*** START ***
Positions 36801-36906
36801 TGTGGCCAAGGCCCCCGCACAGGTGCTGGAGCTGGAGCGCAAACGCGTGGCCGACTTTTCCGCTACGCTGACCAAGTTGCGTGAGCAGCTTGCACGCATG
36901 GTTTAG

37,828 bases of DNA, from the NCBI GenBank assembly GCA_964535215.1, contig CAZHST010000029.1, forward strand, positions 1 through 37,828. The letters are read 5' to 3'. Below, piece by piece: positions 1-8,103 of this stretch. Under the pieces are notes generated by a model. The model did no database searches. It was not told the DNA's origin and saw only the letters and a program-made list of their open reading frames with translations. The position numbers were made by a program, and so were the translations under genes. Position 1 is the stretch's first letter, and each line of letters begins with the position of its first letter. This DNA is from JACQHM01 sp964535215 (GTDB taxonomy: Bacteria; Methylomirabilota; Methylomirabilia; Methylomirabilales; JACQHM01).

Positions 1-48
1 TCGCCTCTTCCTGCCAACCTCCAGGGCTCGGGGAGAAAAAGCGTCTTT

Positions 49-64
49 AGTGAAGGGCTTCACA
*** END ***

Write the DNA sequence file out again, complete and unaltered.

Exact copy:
Positions 36801-36906
36801 TGTGGCCAAGGCCCCCGCACAGGTGCTGGAGCTGGAGCGCAAACGCGTGGCCGACTTTTCCGCTACGCTGACCAAGTTGCGTGAGCAGCTTGCACGCATG
36901 GTTTAG

37,828 bases of DNA, from the NCBI GenBank assembly GCA_964535215.1, contig CAZHST010000029.1, forward strand, positions 1 through 37,828. The letters are read 5' to 3'. Below, piece by piece: positions 1-8,103 of this stretch. Under the pieces are notes generated by a model. The model did no database searches. It was not told the DNA's origin and saw only the letters and a program-made list of their open reading frames with translations. The position numbers were made by a program, and so were the translations under genes. Position 1 is the stretch's first letter, and each line of letters begins with the position of its first letter. This DNA is from JACQHM01 sp964535215 (GTDB taxonomy: Bacteria; Methylomirabilota; Methylomirabilia; Methylomirabilales; JACQHM01).

Positions 1-48
1 TCGCCTCTTCCTGCCAACCTCCAGGGCTCGGGGAGAAAAAGCGTCTTT

Positions 49-64
49 AGTGAAGGGCTTCACA